For the past few weeks, Coronavirus has been all over the news and based on the forecast from experts, that may not change any time soon.
Most of us have heard the warning that the best way to prevent the illness is to avoid large gatherings. While we can avoid things like public transportation, busy shopping areas, and unnecessary travel, there’s one instance of gathering most of us can’t avoid - work.
In the video above, we discuss OSHA’s guidance on steps all employers can take to prevent coronavirus from spreading in the workplace.
This week OSHA published a document called Guidance on Preparing Workplaces for COVID-19, or as most of us have come to know it, coronavirus.
Now, most of us don’t have time to read the entire document, so I’ve gone through and pulled out the highlights that will apply to all workplaces.
Coronavirus is a respiratory disease that has spread from China to other countries around the world.
Due to the level of outbreak, it has already impacted major world markets and many aspects of daily life, as we have all noticed.
To reduce the impact of COVID-19 on the business, employees, customers, and the public, OSHA recommends that all employers develop a plan to address the specific risks, sources of exposure, and routes of transmission.
The first step your business should take is to conduct a risk assessment that’s specific to your type of work. The purpose of the risk assessment is to understand the level of risk your employees may encounter and also identify specific tasks that present the highest level of exposure.
OSHA’s guidance document outlines four different workplace risk levels for COVID-19:
Very High Risk applies to those jobs with high potential for exposure to known or suspected sources of COVID-19 during specific medical, postmortem, or laboratory procedures. This includes healthcare workers treating coronavirus patients, laboratory personnel collecting or handling specimens from known or suspected coronavirus patients, and morgue workers performing autopsies.
High Exposure Risk also includes jobs with high potential for exposure to known or suspected sources of COVID-19 during specific medical, postmortem, or laboratory procedures. The differences is, this category applies to healthcare workers and support staff who must enter coronavirus patient rooms, medical transport workers, and mortuary workers.
Medium exposure risk jobs include those that require frequent close contact, meaning within six feet, of people who may be infected with coronavirus but who are not known or suspected patients. This group can include employees who have frequent contact with international travelers or the general public like those who work in schools, or high volume retail settings.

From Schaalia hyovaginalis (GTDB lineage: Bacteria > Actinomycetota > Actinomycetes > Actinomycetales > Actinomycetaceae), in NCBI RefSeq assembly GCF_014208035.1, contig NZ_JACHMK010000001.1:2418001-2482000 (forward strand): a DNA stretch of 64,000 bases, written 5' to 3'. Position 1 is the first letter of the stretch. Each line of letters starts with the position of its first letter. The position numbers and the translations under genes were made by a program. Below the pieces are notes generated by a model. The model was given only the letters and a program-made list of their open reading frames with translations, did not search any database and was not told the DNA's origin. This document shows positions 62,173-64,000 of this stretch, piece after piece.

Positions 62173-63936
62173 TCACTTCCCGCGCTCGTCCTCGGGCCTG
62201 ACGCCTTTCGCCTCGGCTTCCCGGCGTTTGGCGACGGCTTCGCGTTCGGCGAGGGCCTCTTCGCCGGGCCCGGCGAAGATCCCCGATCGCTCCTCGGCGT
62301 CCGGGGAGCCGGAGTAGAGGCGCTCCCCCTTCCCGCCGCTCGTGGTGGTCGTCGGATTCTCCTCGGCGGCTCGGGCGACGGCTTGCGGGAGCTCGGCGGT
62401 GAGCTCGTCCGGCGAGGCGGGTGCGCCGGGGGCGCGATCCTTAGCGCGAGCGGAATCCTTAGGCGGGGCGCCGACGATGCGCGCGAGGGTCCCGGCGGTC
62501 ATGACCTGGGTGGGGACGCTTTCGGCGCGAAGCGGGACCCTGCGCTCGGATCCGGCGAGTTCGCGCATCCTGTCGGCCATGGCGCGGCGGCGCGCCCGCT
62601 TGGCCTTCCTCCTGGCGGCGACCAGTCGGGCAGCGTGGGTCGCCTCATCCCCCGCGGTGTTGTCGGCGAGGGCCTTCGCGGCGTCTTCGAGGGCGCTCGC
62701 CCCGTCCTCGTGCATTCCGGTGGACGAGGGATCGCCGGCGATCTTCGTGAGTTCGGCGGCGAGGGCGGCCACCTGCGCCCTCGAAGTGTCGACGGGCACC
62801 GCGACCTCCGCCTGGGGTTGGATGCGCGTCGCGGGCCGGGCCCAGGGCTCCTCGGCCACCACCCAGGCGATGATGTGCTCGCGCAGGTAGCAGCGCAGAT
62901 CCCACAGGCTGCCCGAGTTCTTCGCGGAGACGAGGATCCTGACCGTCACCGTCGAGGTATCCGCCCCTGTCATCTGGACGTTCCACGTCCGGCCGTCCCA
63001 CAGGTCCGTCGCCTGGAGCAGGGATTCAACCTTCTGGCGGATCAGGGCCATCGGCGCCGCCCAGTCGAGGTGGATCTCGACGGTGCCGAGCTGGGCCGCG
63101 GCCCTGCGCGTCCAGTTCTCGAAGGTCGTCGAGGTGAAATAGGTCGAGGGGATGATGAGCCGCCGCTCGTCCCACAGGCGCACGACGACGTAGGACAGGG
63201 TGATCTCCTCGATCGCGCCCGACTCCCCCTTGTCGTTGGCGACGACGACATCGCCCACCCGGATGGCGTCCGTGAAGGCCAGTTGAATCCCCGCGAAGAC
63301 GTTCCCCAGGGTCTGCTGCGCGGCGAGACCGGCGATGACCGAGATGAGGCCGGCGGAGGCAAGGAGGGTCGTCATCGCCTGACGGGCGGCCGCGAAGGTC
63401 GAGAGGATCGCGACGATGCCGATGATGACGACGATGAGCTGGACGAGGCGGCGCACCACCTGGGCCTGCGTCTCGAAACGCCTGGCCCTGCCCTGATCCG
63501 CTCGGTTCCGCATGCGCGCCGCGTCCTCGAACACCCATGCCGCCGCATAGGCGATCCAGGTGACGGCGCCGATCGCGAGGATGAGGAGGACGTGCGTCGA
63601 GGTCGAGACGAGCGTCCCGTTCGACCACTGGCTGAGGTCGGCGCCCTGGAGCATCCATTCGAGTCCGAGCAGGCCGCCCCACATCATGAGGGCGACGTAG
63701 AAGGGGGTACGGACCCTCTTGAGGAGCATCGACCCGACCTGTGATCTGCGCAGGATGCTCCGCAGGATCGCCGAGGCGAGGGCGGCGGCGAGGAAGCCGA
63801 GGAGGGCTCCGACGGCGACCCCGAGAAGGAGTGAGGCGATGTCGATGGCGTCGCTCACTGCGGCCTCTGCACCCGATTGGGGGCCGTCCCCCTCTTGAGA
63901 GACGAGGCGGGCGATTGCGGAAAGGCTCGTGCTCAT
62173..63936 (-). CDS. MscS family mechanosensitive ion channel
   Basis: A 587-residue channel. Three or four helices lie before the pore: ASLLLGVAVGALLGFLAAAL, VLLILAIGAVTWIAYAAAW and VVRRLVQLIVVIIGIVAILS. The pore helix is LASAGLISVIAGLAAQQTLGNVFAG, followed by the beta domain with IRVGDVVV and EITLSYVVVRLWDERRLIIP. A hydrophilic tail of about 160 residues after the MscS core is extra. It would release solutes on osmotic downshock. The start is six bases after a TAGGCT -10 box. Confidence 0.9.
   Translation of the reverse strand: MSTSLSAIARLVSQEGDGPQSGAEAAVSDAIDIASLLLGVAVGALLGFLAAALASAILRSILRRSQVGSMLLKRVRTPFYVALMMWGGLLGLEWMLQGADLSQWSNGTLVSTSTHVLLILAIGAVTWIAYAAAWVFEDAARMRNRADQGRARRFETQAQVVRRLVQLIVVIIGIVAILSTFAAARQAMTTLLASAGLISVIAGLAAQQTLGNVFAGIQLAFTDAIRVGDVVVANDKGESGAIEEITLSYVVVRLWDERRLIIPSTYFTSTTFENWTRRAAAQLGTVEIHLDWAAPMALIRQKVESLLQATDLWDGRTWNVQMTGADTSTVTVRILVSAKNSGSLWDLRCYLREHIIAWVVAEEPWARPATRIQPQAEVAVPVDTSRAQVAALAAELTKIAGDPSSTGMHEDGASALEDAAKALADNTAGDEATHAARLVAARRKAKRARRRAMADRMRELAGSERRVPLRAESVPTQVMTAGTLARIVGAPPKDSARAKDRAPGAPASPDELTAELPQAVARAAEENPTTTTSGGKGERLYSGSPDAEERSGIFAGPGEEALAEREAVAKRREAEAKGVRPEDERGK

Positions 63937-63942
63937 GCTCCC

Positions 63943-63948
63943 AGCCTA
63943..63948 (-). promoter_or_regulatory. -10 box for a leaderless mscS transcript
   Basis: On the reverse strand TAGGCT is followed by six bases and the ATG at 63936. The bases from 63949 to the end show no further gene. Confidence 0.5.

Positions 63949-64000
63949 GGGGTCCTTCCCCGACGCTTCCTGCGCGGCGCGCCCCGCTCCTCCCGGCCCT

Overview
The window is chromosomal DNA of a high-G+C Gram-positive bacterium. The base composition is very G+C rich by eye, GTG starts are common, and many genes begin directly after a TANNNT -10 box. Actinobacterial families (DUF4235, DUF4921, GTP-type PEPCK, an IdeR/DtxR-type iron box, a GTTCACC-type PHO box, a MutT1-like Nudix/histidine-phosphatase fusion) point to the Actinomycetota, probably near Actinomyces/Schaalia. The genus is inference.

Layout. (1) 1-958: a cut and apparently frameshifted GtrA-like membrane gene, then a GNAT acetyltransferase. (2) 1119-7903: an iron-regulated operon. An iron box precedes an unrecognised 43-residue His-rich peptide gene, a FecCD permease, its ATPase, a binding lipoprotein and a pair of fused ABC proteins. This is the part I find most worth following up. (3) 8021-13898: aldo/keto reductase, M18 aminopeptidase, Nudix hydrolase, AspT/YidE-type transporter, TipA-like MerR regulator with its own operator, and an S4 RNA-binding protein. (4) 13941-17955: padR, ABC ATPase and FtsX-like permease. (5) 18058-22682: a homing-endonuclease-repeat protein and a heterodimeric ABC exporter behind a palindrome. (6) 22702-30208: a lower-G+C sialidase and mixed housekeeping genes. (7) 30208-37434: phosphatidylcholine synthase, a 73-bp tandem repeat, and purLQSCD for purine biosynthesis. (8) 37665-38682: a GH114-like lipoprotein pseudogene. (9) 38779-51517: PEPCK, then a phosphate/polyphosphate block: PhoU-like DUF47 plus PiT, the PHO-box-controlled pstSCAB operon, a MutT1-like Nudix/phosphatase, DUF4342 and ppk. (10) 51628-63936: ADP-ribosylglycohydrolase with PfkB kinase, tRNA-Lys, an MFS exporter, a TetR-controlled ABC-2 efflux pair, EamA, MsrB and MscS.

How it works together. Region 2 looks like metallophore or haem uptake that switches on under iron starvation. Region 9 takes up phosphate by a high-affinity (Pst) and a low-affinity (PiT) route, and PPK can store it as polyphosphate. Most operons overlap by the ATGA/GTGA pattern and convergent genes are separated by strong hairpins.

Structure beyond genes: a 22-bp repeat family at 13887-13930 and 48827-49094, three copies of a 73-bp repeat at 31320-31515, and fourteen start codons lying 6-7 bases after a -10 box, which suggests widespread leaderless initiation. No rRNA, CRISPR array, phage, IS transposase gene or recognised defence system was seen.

The last category is lower exposure risk. This applies to jobs that do not require frequent contact with people known or suspected of being infected with coronavirus or frequently interacting with the general public. Workers in the category have minimal contact with the public and other coworkers.
After assessing the risk, decide on the most effective steps you can take to reduce the potential for infections to spread in your workplace.
OSHA’s document gives specific examples of hazard mitigation steps that apply to each level of risk. For the purposes of this article, we are going to focus on the steps all employers can take to lower risk.
Here are four steps all employers can take that can help reduce employee’s risk of exposure to coronavirus:
1. Develop a plan to prevent infectious disease and a plan of how to respond to cases in the workplace. The plan should include the level of risk at various worksites and in specific tasks and controls necessary to address those risks.It should also look at how to account for increased employee absenteeism, how to socially distance employees through staggering shifts, working remotely, and other measures, and how to respond to interrupted supply chains and delayed deliveries.
3. Develop procedures for prompt identification and isolation of sick people, if appropriate. What this could include is encouraging employees to self-monitor for signs and symptoms and reporting when they are experiencing symptoms. If it is appropriate, you may want to develop training and policies to move potentially infectious employees to a location away from workers, customers, and other visitors.
4. The next step is to develop, implement, and communicate about workplace flexibilities and protections.
Work with insurance companies to provide information to workers and customers about medical care in the event of an outbreak
Additionally, you may want to consider the following mitigations based on your specific areas of risk.
Personal Protective Equipment:
Depending on the specific circumstances of your workplace, consider offering face masks to ill employees and customers, provide latex gloves or other PPE where necessary.
Remember, the first step to prevention infection is to identify your level of risk and then apply the controls that make the most sense for your workplace.
As the saying goes, an ounce of prevention is worth a pound of cure.